Colorado recall under way: Will it send a message on gun control? (+video)
Early balloting reportedly has begun in earnest in advance of the closely watched recall votes Tuesday in the districts of two Colorado state senators who supported gun-control legislation.
Early voting is under way in two Colorado districts whose state senators face a recall vote – a first in the state’s history.Skip to next paragraph
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The elections, which officially take place Tuesday, have drawn national attention and large outside financial contributions, with many pundits seeing them as precedent-setting elections in a bellwether state, with implications well beyond these districts, especially in the national gun-control debate.
The two state senators facing recalls – John Morse and Angela Giron, representing Colorado Springs and Pueblo – are both Democrats who supported gun-control legislation this past winter, including a bill that limits the size of ammunition magazines to 15 rounds, and another that expands background checks to private gun sales.
The bills – in a Western state with a long history of gun ownership, but also direct experience with shooting tragedies – were a notable victory for gun-control advocates, and caused an intense backlash from some gun enthusiasts.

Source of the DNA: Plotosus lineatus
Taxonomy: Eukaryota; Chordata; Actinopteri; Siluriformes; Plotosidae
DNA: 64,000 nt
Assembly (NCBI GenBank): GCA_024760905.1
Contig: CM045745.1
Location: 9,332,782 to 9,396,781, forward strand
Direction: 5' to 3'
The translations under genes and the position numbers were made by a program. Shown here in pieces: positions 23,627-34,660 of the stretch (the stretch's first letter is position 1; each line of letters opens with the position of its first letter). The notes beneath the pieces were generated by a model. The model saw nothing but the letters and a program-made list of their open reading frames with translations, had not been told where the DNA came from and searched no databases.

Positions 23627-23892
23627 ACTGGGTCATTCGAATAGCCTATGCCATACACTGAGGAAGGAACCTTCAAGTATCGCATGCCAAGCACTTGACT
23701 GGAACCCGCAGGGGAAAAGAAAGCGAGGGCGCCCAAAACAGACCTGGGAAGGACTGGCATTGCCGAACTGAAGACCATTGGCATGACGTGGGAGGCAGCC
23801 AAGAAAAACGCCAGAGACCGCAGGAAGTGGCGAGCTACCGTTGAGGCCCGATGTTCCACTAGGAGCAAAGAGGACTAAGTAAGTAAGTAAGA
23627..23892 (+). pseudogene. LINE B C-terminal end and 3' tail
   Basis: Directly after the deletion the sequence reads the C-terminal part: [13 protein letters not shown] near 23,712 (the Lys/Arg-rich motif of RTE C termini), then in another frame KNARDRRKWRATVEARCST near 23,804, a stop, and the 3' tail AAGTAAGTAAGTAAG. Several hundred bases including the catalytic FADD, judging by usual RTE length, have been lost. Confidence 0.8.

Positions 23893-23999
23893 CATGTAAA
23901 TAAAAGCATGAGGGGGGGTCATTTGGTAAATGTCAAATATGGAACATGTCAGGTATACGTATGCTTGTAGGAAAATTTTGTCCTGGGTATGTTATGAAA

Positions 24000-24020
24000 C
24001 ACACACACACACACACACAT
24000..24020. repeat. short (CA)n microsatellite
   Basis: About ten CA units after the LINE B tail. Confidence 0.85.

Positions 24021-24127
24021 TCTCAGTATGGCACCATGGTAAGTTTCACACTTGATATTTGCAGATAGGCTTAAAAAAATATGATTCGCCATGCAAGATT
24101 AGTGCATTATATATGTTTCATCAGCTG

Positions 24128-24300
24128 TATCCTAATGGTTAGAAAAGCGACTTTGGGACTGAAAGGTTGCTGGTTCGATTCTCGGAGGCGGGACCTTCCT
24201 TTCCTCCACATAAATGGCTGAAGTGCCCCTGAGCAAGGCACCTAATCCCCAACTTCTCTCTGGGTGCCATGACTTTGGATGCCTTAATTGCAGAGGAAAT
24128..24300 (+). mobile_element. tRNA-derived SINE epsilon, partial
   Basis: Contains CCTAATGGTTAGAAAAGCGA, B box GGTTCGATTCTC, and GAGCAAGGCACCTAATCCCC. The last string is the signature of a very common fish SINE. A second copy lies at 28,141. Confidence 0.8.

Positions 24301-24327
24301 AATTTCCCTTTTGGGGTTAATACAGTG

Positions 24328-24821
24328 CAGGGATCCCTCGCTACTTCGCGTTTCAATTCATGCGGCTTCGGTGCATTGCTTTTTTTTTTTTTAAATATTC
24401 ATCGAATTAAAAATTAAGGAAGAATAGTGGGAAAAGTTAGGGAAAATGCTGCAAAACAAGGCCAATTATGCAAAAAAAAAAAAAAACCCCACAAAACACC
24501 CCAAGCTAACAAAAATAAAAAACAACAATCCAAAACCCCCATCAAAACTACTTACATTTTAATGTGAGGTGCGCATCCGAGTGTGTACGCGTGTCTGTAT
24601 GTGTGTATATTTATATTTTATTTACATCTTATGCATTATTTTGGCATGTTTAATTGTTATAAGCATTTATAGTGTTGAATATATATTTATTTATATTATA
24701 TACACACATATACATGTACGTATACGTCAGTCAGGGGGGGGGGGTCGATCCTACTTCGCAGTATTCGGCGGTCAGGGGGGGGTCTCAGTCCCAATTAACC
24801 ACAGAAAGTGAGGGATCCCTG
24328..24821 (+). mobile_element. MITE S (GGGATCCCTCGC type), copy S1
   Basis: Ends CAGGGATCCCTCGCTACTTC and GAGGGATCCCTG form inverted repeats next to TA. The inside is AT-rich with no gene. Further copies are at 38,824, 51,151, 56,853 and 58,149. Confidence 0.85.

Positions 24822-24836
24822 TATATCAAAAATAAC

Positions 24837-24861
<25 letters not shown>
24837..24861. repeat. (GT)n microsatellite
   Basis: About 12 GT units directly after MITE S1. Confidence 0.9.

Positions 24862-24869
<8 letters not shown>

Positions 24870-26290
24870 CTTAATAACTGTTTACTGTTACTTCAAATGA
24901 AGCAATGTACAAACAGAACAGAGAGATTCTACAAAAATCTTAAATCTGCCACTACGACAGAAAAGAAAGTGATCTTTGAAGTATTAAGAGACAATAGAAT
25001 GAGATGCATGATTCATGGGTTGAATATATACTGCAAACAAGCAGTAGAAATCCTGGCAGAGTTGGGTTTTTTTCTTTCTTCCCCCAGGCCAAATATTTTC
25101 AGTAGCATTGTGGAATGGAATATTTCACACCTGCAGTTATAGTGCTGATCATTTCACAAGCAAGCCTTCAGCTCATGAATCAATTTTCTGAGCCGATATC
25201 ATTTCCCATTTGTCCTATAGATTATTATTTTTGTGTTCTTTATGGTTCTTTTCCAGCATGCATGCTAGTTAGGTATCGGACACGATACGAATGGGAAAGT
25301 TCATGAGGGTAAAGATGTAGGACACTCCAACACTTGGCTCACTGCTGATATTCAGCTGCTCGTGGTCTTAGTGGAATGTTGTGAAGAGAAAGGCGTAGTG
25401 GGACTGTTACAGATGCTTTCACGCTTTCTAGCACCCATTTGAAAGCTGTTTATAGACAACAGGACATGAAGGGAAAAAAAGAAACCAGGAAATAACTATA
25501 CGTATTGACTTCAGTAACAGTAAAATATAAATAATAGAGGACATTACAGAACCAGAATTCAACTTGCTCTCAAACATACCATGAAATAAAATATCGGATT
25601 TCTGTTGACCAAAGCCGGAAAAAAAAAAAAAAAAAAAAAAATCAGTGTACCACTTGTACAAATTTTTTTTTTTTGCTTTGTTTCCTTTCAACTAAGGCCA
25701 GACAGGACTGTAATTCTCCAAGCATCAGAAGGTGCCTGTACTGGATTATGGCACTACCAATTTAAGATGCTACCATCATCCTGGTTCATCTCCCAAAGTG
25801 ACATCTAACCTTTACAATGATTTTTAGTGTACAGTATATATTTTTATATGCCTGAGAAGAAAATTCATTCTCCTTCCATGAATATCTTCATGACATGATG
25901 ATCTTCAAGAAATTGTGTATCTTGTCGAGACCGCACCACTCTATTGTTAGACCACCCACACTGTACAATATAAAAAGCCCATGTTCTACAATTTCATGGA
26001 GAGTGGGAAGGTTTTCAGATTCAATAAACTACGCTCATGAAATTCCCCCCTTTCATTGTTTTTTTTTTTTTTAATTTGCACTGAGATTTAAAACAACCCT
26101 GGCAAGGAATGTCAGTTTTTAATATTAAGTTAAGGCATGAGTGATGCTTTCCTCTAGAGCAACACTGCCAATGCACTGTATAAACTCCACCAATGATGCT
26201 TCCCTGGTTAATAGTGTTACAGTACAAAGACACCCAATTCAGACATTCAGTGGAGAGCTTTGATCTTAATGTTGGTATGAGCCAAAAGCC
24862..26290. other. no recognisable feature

Now, six months later, two of the bills’ supporters are fighting for their political lives – though observers differ on what it all means.
“Ultimately there’s really nothing at stake. It doesn’t change the balance of the state senate” even if both senators lose Tuesday, says Rick Palacio, chairman of the Colorado Democratic Party. “But what happens is that people in Pueblo and Colorado Springs were forced to go through these activities and forced to foot the bill for them,” about half a million dollars, Mr. Palacio says. “That’s a high price to pay for what I’ve been calling temper tantrums by the far right.”
Still, the elections are drawing huge amounts of outside funding – from gun-control proponents like New York Mayor Michael Bloomberg and philanthropist Eli Broad on the anti-recall side, as well as from the NRA and Americans for Prosperity. (A recent Denver Post review of finance reports shows that opponents of the recall have raised nearly $3 million, while proponents have raised about $540,000.)
A big reason for that spending is the message that both sides believe could be sent by a successful recall – particularly one that includes Mr. Morse, the president of the state senate. Such a recall, believe some observers, could be a powerful deterrent for lawmakers in other swing states when it comes to gun control, and in Colorado, could send a message – on issues beyond just gun control – that some voters believe lawmakers have swung too far to the left.